Attendance and Academic Performance Top


It has been envisaged that class attendance is one of the crucial determinants of the academic performance, and the same has been reported across some of the studies, wherein students with better attendance accomplished good academic performance than that of students with less attendance.[2],[3] Although attendance policy tends to have a significant influence on reducing the unnecessary absenteeism in the class, it cannot be conclusively said that best learning occurs while students are physically attending the class, primarily during large-group teaching sessions.[2],[3] As a matter of fact, a lot of research needs to be done to explore the presence or absence of such type of causal association.


  Coronavirus Disease 2019 Pandemic and its Impact on Medical Education Top


The ongoing COVID-19 pandemic has impacted all the sectors, and the same stands true even for medical education.[4] Owing to the presence of large number of students in each professional year and the fact that the disease spreads by close proximity, it was decided by the government authorities to stop the physical classes till the cases are under control.[5] However, we soon realized that the process of teaching and training must go on and that leads to the emergence, exploration, and application of a wide range of online teaching–learning methods and online methods for carrying out the assessment of all the learning domains.[6]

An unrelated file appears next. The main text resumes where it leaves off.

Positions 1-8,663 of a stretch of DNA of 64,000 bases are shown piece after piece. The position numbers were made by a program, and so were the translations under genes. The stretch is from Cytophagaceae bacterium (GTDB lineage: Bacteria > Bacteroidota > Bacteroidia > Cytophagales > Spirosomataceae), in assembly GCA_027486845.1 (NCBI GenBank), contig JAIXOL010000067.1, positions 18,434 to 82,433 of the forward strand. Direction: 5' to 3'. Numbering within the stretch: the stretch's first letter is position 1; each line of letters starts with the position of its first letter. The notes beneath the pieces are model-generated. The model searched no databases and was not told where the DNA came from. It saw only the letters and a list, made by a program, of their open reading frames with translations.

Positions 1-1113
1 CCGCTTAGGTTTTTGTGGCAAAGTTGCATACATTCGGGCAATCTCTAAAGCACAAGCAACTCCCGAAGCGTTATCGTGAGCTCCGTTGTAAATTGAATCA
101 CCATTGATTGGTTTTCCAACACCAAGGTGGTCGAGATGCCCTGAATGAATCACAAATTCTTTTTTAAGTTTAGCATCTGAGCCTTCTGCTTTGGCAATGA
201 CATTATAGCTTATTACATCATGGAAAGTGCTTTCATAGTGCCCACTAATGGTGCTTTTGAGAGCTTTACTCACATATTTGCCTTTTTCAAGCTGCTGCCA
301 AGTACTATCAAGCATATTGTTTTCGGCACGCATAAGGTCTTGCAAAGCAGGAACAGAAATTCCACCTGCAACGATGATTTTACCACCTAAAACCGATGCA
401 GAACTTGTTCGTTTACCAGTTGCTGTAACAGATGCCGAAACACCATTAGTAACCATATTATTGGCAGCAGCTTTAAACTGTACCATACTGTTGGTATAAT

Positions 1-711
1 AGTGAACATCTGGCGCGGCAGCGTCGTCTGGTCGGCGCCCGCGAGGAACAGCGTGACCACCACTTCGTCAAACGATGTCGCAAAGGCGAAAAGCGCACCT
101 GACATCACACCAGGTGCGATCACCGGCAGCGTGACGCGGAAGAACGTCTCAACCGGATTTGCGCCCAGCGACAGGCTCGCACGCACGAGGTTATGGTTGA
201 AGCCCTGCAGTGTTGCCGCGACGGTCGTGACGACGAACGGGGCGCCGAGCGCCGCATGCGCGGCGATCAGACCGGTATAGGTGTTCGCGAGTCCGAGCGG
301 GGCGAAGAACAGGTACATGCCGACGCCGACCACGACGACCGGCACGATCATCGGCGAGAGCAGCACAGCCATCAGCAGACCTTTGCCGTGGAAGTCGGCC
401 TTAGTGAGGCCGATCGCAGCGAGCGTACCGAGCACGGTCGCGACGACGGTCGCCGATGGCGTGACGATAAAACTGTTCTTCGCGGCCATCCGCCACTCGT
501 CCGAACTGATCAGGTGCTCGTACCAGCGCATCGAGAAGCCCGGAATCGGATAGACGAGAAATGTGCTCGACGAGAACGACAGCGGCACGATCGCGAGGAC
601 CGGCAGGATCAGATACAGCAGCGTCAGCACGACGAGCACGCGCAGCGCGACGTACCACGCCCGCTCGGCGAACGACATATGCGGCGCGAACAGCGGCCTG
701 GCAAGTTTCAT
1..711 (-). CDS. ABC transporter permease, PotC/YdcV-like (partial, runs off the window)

As it is a very well-known fact that in any field, students tend to have a limited attention span, unless the teaching session is interspersed with some or the other kind of interactions to ensure that students remain engaged throughout the learning period.[5],[6],[7] In face-to-face classes, it was quite easy to monitor the students as they are right in front of our eyes and even involve them in some interactions (via questioning, buzz group, and brainstorming). However, in online learning session, the process of interaction becomes difficult with more than 100 participants being present at the same time.[8],[9]

From the students' perspective, we totally accept that it is little difficult for them to continue to attend online classes throughout the day (increased screen time). This calls for the need to have stress busters in between and also conducting the theory sessions for a limited period of time in the day.[10],[11] The best approach will be to carry out practical sessions or clinical sessions as well during online teaching–learning and supplement the same with periodic assessment and constructive feedback about the performance of the students.[8],[9],[10],[11] In short, although the process has been quite challenging, with lack of awareness among faculty members about the use of online tools, administration support, infrastructure concerns, nevertheless we can still be very proud that we rose to the occasion and continued with our primary role of teaching and training and being helpful to the students.[5],[6],[7],[12]